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Stregoneria is the modern word in Italian that is commonly translated into English as the word witchcraft. In the Italian dictionary—Vocabolario della Lingua (Nicola Zanichelli, 1970)—stregoneria is defined as a magical practice intended to produce harm or illness. The statement that stregoneria refers to a harmful magical practice is supported by ethnologist Elsa Guggino, who states that words related to stregoneria are always used disparagingly to describe someone practicing malevolent magic (Stregoneria: The "Old Religion" in Italy from Historical to Modern Times, by Marguerite Rigoglioso, 2000). This is also noted by scholar Gary R. Varner, in his book Charles G. Leland: The Man & the Myth, in which he states that the word strega (witch) is a disparaging term used to denote those who practice black magic, and that the term "maga" is used to denote those who practice white magic and healing.

Anthropologist Sabina Magliocco, in her article titled "Spells, Saints and Streghe: Folk Magic and Healing in Italy," remarks that "At one time, many villages had a number of folk healers who could cure a variety of illnesses, They ranged from those who cured with herbs, magic formulas and prayers to professional sorcerers who were called in serious cases of magical attack. In practice, however, these practitioners overlapped, since almost any illness could be judged to be the result of a magical working. Folk healers seldom referred to themselves as streghe (although their neighbors might call them such), but as fattuccchiere, "fixers," maghi (masculine plural; singular mago), maghe (feminine plural; sing. maga), "magic-workers."

In contrast to the academic and historical evidence some modern practitioners of Stregoneria claim that the term is an umbrella for the Folk Magic practices of Italy. The use of the word Stregoneria to describe Italian Folk Magic is common mostly among Italian-American practitioners. Practitioners of Folk Magic traditionally would usually be called something along the lines of fixers, healers, or those who help, but to be called a witch would be a direct insult. Virtually all practitioners would have considered themselves Roman Catholic and witches in Italian folklore and Roman Catholicism are traditionally connected to the devil.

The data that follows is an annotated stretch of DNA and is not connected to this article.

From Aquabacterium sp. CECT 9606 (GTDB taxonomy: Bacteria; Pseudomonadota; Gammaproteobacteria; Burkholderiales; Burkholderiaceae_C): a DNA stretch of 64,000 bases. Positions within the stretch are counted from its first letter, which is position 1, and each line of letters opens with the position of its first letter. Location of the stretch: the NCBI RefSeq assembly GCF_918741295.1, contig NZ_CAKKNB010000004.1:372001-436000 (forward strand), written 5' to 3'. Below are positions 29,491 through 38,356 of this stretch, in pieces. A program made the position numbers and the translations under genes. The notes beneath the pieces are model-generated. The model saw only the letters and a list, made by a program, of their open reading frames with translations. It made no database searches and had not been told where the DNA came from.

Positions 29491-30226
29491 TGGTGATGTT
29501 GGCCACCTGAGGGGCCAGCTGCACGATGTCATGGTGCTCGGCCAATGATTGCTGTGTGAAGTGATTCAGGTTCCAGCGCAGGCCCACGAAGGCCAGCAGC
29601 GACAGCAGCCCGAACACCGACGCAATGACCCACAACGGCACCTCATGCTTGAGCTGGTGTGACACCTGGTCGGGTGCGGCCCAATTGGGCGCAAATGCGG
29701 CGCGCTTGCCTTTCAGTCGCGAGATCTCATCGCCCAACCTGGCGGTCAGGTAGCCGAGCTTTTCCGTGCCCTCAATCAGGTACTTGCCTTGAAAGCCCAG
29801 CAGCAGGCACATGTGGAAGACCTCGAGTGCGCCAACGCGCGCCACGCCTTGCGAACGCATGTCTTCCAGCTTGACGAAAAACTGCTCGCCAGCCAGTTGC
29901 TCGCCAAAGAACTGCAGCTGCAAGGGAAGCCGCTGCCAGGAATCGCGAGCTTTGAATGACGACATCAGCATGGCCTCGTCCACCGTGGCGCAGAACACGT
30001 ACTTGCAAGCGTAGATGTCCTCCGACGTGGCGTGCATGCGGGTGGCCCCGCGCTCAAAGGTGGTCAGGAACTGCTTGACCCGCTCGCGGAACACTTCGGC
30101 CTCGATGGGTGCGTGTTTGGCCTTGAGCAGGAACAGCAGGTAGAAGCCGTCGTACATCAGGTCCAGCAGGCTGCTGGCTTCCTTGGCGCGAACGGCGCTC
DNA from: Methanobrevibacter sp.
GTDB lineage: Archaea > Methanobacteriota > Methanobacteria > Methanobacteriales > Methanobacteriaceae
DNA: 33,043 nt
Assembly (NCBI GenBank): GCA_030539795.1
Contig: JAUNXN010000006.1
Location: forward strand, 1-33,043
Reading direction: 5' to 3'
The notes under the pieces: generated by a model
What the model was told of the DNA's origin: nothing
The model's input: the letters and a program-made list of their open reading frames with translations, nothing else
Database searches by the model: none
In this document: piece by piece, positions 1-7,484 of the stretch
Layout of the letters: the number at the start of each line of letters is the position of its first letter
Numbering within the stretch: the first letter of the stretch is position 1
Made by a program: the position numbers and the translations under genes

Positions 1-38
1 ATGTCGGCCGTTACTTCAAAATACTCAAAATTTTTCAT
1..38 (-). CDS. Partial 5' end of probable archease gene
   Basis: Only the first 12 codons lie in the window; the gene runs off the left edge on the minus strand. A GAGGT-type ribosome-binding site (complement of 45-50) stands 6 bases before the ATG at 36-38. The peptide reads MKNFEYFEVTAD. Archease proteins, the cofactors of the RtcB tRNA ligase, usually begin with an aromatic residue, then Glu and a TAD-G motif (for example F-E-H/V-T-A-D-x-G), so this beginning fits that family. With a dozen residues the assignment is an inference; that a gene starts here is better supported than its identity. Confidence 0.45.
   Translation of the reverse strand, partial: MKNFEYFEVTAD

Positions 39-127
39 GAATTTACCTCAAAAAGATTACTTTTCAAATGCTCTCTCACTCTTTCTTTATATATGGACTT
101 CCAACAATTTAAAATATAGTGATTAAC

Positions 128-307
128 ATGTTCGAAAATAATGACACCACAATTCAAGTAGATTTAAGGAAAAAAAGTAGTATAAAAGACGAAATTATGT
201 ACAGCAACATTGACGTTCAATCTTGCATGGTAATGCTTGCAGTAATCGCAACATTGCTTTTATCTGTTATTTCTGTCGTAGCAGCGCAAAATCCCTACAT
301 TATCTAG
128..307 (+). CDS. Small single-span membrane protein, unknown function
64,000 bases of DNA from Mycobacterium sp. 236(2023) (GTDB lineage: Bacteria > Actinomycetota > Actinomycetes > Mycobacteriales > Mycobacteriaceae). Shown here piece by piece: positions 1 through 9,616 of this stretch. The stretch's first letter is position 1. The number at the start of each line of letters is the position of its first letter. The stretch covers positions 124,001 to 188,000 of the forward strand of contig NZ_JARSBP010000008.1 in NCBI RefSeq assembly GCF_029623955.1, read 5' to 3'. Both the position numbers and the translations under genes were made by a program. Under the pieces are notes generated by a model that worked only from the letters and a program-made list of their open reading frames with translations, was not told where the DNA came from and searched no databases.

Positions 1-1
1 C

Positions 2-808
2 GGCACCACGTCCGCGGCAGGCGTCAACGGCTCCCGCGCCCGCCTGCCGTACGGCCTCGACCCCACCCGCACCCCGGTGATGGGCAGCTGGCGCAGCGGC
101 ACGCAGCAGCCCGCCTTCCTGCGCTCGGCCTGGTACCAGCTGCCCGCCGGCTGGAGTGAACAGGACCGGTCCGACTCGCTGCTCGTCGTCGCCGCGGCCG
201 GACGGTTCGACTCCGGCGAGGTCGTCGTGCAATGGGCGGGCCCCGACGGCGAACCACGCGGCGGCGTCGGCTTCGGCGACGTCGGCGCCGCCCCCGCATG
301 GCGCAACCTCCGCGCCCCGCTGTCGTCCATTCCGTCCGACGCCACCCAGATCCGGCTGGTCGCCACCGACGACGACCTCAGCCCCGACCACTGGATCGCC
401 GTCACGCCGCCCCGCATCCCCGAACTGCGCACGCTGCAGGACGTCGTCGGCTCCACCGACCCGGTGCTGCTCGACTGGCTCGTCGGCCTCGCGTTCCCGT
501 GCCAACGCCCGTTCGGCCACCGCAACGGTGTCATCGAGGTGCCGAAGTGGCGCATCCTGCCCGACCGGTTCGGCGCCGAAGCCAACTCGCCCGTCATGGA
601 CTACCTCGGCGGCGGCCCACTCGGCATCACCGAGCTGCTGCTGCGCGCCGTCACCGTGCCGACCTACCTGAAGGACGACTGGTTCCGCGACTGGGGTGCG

Practices of Stregoneria include making Brevi, or charm bags, and healing the Malocchio Although Stregoneria does indeed make use of a variety of Catholic practices, due to the use of magic Stregoneria, unlike Benedicaria, tends to be more at odds with the teachings of the Catholic Church, blending Catholic and Pre-Christian traditions.

Stregoneria and Benedicaria[edit]

Benedicaria is Italian Folk Catholicism that, in its purest form, is completely in line with the teachings of the Catholic Church.[according to whom?] Stregoneria and Benedicaria often overlap, specifically in the intercession of the Saints, Catholic prayers, and the use of Catholic Sacramentals. Many practitioners of both Benedicaria and Stregoneria typically make use of each other’s practices to the point where it’s almost impossible to see where one ends and the other begins.

Stregoneria and Stregheria[edit]

Stregheria is the religious practice of witchcraft with roots in Italy. Its Italian-American branch, popularized by author Raven Grimassi, is reflective of Neo-Paganism, and makes use of much of the magical practices of Stregoneria but does not include elements of Catholic-based folk magic, which displaced the pre-Christian enchanted worldview in Italian culture.

See also[edit]

LINKS: Southern Italian Traditionalist Craft